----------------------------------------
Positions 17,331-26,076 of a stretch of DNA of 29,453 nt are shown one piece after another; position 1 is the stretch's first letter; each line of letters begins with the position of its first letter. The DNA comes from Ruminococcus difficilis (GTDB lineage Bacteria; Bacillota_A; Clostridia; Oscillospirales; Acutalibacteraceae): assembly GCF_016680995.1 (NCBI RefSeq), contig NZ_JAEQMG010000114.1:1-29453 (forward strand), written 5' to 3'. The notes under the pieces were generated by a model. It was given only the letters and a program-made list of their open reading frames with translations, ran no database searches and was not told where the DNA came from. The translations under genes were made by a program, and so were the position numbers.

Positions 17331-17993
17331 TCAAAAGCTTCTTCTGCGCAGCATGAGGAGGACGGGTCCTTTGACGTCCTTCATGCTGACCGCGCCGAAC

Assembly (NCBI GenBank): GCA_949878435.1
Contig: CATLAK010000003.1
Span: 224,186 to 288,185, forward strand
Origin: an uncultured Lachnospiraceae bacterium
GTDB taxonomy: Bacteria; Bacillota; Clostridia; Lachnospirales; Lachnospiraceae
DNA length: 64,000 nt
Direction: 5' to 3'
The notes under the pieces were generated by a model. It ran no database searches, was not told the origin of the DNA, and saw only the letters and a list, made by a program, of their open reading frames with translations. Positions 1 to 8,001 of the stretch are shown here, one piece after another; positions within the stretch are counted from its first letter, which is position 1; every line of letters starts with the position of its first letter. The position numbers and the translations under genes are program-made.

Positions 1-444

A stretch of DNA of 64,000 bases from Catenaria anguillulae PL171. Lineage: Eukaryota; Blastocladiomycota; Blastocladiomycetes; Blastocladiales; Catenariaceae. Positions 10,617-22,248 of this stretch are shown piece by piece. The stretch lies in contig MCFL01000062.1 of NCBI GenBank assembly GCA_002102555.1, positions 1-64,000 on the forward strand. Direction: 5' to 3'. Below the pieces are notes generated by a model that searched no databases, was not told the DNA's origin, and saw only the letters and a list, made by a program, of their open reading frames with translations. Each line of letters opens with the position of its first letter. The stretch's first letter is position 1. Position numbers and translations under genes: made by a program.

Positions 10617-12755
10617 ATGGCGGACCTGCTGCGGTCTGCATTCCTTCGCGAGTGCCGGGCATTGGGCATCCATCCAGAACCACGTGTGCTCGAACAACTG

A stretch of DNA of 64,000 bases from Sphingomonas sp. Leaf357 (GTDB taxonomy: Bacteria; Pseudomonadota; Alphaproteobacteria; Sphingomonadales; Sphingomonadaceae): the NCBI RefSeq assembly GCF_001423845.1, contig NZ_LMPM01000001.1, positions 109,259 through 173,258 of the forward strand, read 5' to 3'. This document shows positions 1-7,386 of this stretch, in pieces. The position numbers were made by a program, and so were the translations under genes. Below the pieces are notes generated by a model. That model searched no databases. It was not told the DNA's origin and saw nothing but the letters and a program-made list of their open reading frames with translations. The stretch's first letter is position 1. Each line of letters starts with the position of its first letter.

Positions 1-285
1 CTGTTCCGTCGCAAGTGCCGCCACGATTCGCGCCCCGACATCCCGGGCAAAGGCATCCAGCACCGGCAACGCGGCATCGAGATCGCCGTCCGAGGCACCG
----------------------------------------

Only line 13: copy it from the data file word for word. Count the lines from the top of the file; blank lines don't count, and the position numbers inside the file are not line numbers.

A stretch of DNA of 64,000 bases from Catenaria anguillulae PL171. Lineage: Eukaryota; Blastocladiomycota; Blastocladiomycetes; Blastocladiales; Catenariaceae. Positions 10,617-22,248 of this stretch are shown piece by piece. The stretch lies in contig MCFL01000062.1 of NCBI GenBank assembly GCA_002102555.1, positions 1-64,000 on the forward strand. Direction: 5' to 3'. Below the pieces are notes generated by a model that searched no databases, was not told the DNA's origin, and saw only the letters and a list, made by a program, of their open reading frames with translations. Each line of letters opens with the position of its first letter. The stretch's first letter is position 1. Position numbers and translations under genes: made by a program.